Here I am, in your house: Editorial interference
When I am asked if I edit my authors' work, I say that I do, but that's not quite how it feels. Editing (in my imagination) is an organised, professional activity involving sharp pencils and methodical thinking. My clients' talented editors do inspired work with text to elevate every book to the very best form it can be. But my job is a little different: as my authors' first reader, the scripts I receive tend not to be complete - either they're half-books or they're draft-ish - and my feedback on them tends to the chaotic too; all impressions and ideas and rambling discussion. And then a clear picture emerges; of the book the author is working towards, and a path towards it.
What it really feels like, when an author invites me to read their unfinished manuscript, is as though I have been handed the keys to their private house, to wander freely from room to room, picking up their most precious possessions, leafing through the books on their shelves, looking through the wardrobe. The house is the book they have built word by word; the rooms their stories; the view from the top window their inspiration. It's all newly built - if you're the first reader, you're the first to be invited to see how beautiful and warm the house is - and whether the roof leaks, too.
I leave my mark, of course, like any common trespasser. Once I have read a book, and the characters are real to me, and my author and I have speculated madly about what might happen next, implausibly I am allowed to leave a trail of evidence that only she and I can spot - proof I was there. I'm no Goldilocks; I don't eat the porridge and sleep in the bed. I have been known to reorganise the kitchen cupboards and repaint the bedroom though... it's a loving interference I offer. When I leave, it's almost always the same house it was before; maybe just better lit. Occasionally, more radically, it might have a new facade or a different, hilltop, situation.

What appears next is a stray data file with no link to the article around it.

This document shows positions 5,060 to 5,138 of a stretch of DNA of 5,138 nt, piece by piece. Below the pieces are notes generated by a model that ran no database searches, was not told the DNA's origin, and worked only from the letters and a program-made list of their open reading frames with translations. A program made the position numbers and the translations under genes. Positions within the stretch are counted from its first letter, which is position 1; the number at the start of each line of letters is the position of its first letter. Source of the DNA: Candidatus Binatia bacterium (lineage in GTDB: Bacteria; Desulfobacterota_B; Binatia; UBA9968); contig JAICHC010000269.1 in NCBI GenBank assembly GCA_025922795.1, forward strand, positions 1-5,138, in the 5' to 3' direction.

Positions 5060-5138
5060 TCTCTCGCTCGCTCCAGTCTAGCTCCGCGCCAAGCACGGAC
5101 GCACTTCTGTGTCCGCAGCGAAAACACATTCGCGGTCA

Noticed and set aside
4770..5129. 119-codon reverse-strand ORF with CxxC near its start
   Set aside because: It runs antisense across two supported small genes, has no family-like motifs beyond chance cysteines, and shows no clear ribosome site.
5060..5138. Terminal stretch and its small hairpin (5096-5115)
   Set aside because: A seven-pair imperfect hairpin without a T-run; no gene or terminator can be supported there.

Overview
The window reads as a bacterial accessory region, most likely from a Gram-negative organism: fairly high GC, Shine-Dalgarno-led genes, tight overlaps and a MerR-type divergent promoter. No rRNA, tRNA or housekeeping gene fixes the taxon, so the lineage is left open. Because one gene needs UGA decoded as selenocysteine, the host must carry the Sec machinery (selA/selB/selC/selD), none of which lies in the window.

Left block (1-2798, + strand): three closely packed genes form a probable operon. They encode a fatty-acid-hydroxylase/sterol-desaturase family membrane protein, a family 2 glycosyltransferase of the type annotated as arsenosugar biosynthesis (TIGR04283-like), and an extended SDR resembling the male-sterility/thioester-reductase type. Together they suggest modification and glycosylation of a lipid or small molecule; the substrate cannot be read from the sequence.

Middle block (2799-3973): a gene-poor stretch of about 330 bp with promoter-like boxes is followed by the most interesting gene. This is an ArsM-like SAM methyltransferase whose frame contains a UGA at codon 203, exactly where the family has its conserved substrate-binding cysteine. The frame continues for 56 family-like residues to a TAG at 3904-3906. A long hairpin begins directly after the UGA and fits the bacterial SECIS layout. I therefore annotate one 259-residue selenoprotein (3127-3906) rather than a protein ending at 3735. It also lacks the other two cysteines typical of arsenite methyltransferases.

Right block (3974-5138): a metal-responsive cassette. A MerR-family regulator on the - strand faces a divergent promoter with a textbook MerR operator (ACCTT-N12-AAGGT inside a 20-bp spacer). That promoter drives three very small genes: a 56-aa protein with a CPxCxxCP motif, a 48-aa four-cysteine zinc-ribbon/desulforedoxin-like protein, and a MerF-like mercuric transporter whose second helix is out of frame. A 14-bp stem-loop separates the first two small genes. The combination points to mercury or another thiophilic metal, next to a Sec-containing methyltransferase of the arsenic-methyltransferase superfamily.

I read my authors' books like an emotional reactor, set to go off if I feel sorrow, fear, anxiety; or to sound an alarm if I thought I would, and didn't. When I finish, we talk about how I felt throughout my read, and whether it was what the author wanted, what I had wanted. I set a metronome early on in my edit (oh it is editing, I do know that) so I pick up on dischord should the pace drop. And I develop an ear for the narrators' voices quickly, so I can alert the writer, should a character's point of view falter, or change, or get lost.
And what a joy, what a privilege it is. When I was a child, reading under the covers at night, I made worlds of books and imagined myself into them. And now here I am: you wrote me in. There I am, dancing in the flames of the burning house (thank you, S); there I am, the working mother fighting to be heard (thank you, V); there I am, staring in awe at my newborn baby (thank you, R); I am Robyn lying on her back in a barn staring at the cockerel's eye (thank you, K); I am Amber running to the beach (oh E); I am Rachel, alienated and alone (thank you, P); I am Payasa, with a gun in her shaking hand (thank you thank you, R).
What an honour. Thank you, dear authors, for making room for me. I will repay you in the only way I know how: by loving your book even more than you do and doing my best to ensure that as many others as possible get to feel what I did.